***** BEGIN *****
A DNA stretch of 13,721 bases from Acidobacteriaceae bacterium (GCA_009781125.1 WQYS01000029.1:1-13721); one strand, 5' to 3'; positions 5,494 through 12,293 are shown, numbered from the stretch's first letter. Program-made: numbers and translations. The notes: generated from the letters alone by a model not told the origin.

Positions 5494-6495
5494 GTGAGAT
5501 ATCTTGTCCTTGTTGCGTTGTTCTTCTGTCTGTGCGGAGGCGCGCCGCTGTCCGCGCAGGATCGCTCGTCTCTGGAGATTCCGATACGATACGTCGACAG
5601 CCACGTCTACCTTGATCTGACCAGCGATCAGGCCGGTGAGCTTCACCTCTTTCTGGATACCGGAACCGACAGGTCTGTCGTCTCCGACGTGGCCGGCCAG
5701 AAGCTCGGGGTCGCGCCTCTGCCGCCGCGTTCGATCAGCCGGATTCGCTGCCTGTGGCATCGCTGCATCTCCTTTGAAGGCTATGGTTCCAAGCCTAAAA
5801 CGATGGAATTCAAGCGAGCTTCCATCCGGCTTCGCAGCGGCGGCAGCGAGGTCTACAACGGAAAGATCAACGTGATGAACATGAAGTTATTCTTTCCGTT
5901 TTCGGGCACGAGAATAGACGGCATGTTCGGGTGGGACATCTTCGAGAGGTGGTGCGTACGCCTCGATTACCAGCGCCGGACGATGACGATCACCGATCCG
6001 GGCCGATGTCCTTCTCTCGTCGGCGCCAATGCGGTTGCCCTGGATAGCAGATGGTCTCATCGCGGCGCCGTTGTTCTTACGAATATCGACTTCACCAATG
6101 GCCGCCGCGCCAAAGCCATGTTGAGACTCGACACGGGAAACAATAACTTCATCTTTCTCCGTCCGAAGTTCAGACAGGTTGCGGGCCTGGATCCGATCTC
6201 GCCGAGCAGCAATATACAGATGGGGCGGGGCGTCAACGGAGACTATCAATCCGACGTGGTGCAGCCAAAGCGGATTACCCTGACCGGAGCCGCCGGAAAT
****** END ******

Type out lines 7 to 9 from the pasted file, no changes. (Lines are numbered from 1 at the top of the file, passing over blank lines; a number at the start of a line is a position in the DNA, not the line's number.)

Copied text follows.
5801 CGATGGAATTCAAGCGAGCTTCCATCCGGCTTCGCAGCGGCGGCAGCGAGGTCTACAACGGAAAGATCAACGTGATGAACATGAAGTTATTCTTTCCGTT
5901 TTCGGGCACGAGAATAGACGGCATGTTCGGGTGGGACATCTTCGAGAGGTGGTGCGTACGCCTCGATTACCAGCGCCGGACGATGACGATCACCGATCCG
6001 GGCCGATGTCCTTCTCTCGTCGGCGCCAATGCGGTTGCCCTGGATAGCAGATGGTCTCATCGCGGCGCCGTTGTTCTTACGAATATCGACTTCACCAATG